“That didn’t work,” she said. “The basis for us deciding to start our own home care agency was for that continuum of care. It was what was best for our residents.”
Touchpoints ended up bringing in a transitional care nurse to bridge the gaps, working with iCare’s management, meeting with residents before discharge, and following up with them in the community, Farr said.
Key leadership positions for the home health agency include an administrator, director of nursing (DON), director of clinical services, and case managers, she added.
Bethesda had actually tried to ensure the full continuum of care by having therapists follow patients from SNF to home, but “it didn’t work as practically as we thought it might,” Brinker said. That led the CCRC to focus on the collaboration between nursing and therapy, as well as on strong communication — and on making sure that the patient transition from SNF to home health was done with as much transparency as possible, with follow-up calls and a handoff line when so-called “warm handoffs” weren’t possible.
“From a financial standpoint, all of those things are items that can help patient care and patient satisfaction, and result in continued referrals,” he said.
A changing health care world
It’s no secret that hospitals are increasingly sending patients directly home. Given that the St. Louis market is saturated with hospital-based home health agencies, Bethesda’s SNF discharge planners were worried that opening a home health agency would lead to decreased referrals.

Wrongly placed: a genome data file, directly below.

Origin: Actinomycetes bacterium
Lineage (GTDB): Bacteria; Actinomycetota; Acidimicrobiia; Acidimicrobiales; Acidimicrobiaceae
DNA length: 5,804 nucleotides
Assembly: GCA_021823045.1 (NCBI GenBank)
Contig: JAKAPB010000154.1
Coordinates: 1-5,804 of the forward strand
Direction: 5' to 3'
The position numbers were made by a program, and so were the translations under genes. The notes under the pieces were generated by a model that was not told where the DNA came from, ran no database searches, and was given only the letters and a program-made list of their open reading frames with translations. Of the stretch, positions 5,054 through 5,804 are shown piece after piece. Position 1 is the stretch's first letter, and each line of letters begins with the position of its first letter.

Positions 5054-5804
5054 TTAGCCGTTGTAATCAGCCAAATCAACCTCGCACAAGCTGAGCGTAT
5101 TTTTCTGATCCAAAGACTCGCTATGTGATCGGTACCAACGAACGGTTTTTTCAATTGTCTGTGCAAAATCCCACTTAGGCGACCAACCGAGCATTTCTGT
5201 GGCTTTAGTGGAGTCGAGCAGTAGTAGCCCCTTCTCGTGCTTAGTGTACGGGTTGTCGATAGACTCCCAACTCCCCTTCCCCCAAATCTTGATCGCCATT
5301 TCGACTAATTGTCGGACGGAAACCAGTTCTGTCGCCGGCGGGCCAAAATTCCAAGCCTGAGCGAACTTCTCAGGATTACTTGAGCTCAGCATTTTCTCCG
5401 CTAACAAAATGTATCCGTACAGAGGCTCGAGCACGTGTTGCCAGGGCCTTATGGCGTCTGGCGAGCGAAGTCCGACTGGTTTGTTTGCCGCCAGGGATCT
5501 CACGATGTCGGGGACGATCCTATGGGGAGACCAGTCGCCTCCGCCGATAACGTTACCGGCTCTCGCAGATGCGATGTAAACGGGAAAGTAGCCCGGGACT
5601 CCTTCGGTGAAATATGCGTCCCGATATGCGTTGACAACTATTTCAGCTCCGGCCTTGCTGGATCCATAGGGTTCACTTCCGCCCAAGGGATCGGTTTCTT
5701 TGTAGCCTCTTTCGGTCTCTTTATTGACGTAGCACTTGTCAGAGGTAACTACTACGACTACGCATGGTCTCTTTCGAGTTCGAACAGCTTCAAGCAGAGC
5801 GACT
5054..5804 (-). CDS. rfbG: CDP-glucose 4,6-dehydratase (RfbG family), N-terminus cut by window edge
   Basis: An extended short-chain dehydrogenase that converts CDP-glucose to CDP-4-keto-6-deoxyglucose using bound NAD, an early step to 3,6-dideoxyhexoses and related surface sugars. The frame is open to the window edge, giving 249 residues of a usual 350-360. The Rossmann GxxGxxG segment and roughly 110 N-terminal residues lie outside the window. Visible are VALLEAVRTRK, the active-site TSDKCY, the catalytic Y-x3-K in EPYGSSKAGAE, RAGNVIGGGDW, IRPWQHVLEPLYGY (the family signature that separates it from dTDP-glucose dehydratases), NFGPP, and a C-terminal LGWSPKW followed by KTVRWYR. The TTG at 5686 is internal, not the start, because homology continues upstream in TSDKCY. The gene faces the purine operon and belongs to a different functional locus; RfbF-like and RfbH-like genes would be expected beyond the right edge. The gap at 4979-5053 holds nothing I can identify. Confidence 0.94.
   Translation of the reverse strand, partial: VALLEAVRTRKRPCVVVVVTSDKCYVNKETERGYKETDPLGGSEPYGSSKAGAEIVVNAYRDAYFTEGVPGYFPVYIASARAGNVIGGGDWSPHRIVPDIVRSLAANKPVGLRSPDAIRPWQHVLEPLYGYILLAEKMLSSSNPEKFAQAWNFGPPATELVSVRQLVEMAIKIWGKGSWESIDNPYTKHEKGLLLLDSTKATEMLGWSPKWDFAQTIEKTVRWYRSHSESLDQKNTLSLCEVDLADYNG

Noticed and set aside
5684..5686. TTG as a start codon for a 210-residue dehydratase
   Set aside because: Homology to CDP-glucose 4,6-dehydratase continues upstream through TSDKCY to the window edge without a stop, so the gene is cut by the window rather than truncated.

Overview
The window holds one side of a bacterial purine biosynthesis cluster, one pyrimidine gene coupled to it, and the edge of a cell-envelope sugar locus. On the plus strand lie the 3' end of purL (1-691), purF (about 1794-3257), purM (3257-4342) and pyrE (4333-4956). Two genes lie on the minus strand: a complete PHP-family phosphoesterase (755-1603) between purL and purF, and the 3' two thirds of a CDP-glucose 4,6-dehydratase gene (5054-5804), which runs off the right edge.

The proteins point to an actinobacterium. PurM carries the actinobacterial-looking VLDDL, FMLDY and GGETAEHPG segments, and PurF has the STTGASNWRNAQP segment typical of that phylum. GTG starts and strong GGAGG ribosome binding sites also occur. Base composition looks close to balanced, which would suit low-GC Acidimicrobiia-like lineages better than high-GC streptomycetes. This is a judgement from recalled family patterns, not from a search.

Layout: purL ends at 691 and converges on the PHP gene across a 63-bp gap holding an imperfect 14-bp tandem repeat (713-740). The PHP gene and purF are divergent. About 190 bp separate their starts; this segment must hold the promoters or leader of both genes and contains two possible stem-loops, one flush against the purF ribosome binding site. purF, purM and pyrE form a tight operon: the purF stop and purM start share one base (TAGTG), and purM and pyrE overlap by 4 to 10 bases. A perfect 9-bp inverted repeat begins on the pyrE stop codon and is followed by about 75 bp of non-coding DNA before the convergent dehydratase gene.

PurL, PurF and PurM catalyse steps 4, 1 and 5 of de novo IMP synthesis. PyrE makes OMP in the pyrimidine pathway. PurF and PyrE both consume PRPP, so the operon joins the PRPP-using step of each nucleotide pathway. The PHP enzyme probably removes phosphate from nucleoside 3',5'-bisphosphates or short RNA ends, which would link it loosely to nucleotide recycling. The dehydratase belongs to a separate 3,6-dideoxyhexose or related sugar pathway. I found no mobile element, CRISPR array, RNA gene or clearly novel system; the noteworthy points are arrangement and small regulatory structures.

That didn’t happen when the CCRC opened its home health agency, Brinker said, but it has started recently as hospitals begin to pay more attention to the continuum of care. To ensure it captures as much market share as possible, Bethesda made inroads into its own independent living population, and continued to rely on its referral sources for SNFs. Leaders also started having monthly calls with hospital discharge planners to find out why they were referring patients outside of Bethesda’s network.
The organization also approached the hospitals themselves. Bethesda specifically focused on opening cases within a 24-hour period, because it found this was an area where hospitals struggled — raising the likelihood of readmissions and making it harder for patients to receive care as quickly as they need, Brinker said.
In fact, for some high-risk patients, Bethesda will pursue same-day openings that other providers just can’t absorb.
“Typically [hospitals] can’t always always open cases in a timely manner,” he said. “So we said: Make us your second choice, if you can’t do it.”